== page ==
Emmy was seen by Dr McCracken at Rainland Equine last week for continuing diagnostics, following the discovery of the OCD lesion in her stifle. The results of these diagnostics were informative but not completely conclusive.

Dr McCracken used Rainland’s “Lameness Locator” system to objectively measure response to localized sedation, or blocking. This is important, as it quickly became clear that this would not be a simple diagnosis.

SAFEhorses2014-TB2-2First, the right stifle —the area with the OCD lesion—was blocked. Initial response at 10 min and 30 min was zero improvement. At 60 minutes, there was 25% improvement and at 70 minutes approaching 50% improvement. This left us in a grey area, as Dr. McCracken couldn’t be sure that the stifle was the only issue.

We opted to continue with diagnostics and block the lower leg. 4 injections were done to cover from the fetlock down. Boom! 100% improvement.

Next step was to determine if it was a joint/bone issue or soft tissue problem. We opted to do radiographs on the lower leg and subsequently the foot. No OCD lesions were found, no arthritis, no fractures, no navicular. All images were negative.

This leaves us with a tentative diagnosis of lower limb soft tissue injury; Dr. McCracken believes it’s most likely in the distal sesamoid ligament. Ultrasound would be needed to confirm, but we opted not to ultrasound at this time.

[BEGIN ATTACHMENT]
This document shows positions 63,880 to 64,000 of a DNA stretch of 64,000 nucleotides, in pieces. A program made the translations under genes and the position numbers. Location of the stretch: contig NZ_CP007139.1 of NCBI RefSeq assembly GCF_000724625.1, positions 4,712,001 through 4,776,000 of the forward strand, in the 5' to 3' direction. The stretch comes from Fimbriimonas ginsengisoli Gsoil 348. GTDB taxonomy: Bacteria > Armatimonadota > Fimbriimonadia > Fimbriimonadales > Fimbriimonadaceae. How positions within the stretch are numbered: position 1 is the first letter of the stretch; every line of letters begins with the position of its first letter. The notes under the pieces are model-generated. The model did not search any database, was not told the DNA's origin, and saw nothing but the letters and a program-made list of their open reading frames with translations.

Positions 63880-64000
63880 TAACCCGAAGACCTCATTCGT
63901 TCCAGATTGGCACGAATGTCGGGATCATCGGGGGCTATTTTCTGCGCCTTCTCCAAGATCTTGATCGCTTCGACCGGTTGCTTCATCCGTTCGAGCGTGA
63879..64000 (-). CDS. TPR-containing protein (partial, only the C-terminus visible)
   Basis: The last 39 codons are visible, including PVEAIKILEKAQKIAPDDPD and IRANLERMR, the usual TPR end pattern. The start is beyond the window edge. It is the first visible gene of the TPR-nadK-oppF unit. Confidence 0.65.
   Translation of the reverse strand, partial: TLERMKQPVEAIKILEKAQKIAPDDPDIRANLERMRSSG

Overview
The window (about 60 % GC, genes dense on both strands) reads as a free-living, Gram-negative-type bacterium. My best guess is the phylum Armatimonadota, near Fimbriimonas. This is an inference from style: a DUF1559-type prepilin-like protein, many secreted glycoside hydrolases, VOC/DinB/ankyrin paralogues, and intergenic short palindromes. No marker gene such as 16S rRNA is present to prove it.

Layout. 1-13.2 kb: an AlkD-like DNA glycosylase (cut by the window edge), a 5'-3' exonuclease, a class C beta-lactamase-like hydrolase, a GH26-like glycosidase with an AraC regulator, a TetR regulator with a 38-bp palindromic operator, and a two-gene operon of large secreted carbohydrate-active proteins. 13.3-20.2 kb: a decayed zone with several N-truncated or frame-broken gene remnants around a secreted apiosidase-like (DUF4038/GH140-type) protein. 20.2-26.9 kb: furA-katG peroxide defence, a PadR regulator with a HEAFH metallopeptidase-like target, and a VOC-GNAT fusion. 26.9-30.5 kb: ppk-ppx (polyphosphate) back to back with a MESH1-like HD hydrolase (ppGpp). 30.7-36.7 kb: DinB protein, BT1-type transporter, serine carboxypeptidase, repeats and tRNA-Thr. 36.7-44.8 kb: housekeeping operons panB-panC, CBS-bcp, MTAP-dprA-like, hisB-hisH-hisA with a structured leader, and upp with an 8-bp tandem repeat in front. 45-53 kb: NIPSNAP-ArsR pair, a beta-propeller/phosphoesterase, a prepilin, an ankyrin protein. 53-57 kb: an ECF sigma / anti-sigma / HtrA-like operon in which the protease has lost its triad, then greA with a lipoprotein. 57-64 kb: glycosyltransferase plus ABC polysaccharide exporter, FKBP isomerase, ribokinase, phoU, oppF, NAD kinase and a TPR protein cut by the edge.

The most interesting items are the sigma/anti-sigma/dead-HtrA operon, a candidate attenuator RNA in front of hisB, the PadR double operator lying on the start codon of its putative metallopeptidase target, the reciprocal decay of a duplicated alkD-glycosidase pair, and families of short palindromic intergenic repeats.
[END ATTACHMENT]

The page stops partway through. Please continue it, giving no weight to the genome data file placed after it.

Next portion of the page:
Because Emmy was sedated and the imaging equipment was set up, we opted to x‑ray the left stifle to rule out another OCD lesion. This information would be critical to determining if surgery on the right stifle lesion would be an option. Additionally, another view of the right stifle was needed to rule out the presence of a cyst. Fortunately, the left stifle was clean and we did not find a cyst on the right. Both good news for prognosis.

So, we still don’t have a definitive diagnosis, but we have a lot more information to work with. We are now considering some options based on what we learned, and we’ll have more to report once we figure out how best to proceed. We’re still considering surgery on the right stifle to remove the OCD lesion, but there is also the question of treating the soft tissue, which is likely to mean limited movement and a very structured hand walking regimen, similar to the rehab program that we recently followed with Phoenix.

More to come!